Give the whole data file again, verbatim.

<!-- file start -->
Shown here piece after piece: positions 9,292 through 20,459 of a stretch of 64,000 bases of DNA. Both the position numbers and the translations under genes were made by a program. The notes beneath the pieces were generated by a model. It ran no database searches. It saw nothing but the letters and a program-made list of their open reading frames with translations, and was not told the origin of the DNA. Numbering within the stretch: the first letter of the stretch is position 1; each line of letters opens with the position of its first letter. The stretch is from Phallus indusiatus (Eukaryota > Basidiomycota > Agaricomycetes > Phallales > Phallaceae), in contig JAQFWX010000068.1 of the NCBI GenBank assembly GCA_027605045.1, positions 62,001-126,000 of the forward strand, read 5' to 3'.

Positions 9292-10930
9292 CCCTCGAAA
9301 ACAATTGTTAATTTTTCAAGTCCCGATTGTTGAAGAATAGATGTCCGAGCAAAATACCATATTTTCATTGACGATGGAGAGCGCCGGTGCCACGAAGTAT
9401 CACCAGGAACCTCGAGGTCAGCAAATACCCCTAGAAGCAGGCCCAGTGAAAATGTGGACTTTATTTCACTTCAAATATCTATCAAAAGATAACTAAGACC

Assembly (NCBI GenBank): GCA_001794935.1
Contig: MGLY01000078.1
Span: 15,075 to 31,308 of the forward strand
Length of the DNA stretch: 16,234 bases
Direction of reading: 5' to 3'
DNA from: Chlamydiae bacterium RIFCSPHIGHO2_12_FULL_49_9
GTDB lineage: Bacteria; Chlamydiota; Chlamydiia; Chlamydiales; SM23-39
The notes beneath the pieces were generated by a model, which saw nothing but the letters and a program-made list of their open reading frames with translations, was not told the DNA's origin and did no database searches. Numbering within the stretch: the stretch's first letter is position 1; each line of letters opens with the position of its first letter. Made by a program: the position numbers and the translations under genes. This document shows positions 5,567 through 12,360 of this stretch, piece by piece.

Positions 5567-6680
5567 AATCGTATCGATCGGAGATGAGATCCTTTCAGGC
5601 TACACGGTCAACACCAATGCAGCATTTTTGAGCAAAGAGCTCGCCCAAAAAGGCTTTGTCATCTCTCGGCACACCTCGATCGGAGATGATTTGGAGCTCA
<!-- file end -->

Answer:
Shown here piece after piece: positions 9,292 through 20,459 of a stretch of 64,000 bases of DNA. Both the position numbers and the translations under genes were made by a program. The notes beneath the pieces were generated by a model. It ran no database searches. It saw nothing but the letters and a program-made list of their open reading frames with translations, and was not told the origin of the DNA. Numbering within the stretch: the first letter of the stretch is position 1; each line of letters opens with the position of its first letter. The stretch is from Phallus indusiatus (Eukaryota > Basidiomycota > Agaricomycetes > Phallales > Phallaceae), in contig JAQFWX010000068.1 of the NCBI GenBank assembly GCA_027605045.1, positions 62,001-126,000 of the forward strand, read 5' to 3'.

Positions 9292-10930
9292 CCCTCGAAA
9301 ACAATTGTTAATTTTTCAAGTCCCGATTGTTGAAGAATAGATGTCCGAGCAAAATACCATATTTTCATTGACGATGGAGAGCGCCGGTGCCACGAAGTAT
9401 CACCAGGAACCTCGAGGTCAGCAAATACCCCTAGAAGCAGGCCCAGTGAAAATGTGGACTTTATTTCACTTCAAATATCTATCAAAAGATAACTAAGACC

Assembly (NCBI GenBank): GCA_001794935.1
Contig: MGLY01000078.1
Span: 15,075 to 31,308 of the forward strand
Length of the DNA stretch: 16,234 bases
Direction of reading: 5' to 3'
DNA from: Chlamydiae bacterium RIFCSPHIGHO2_12_FULL_49_9
GTDB lineage: Bacteria; Chlamydiota; Chlamydiia; Chlamydiales; SM23-39
The notes beneath the pieces were generated by a model, which saw nothing but the letters and a program-made list of their open reading frames with translations, was not told the DNA's origin and did no database searches. Numbering within the stretch: the stretch's first letter is position 1; each line of letters opens with the position of its first letter. Made by a program: the position numbers and the translations under genes. This document shows positions 5,567 through 12,360 of this stretch, piece by piece.

Positions 5567-6680
5567 AATCGTATCGATCGGAGATGAGATCCTTTCAGGC
5601 TACACGGTCAACACCAATGCAGCATTTTTGAGCAAAGAGCTCGCCCAAAAAGGCTTTGTCATCTCTCGGCACACCTCGATCGGAGATGATTTGGAGCTCA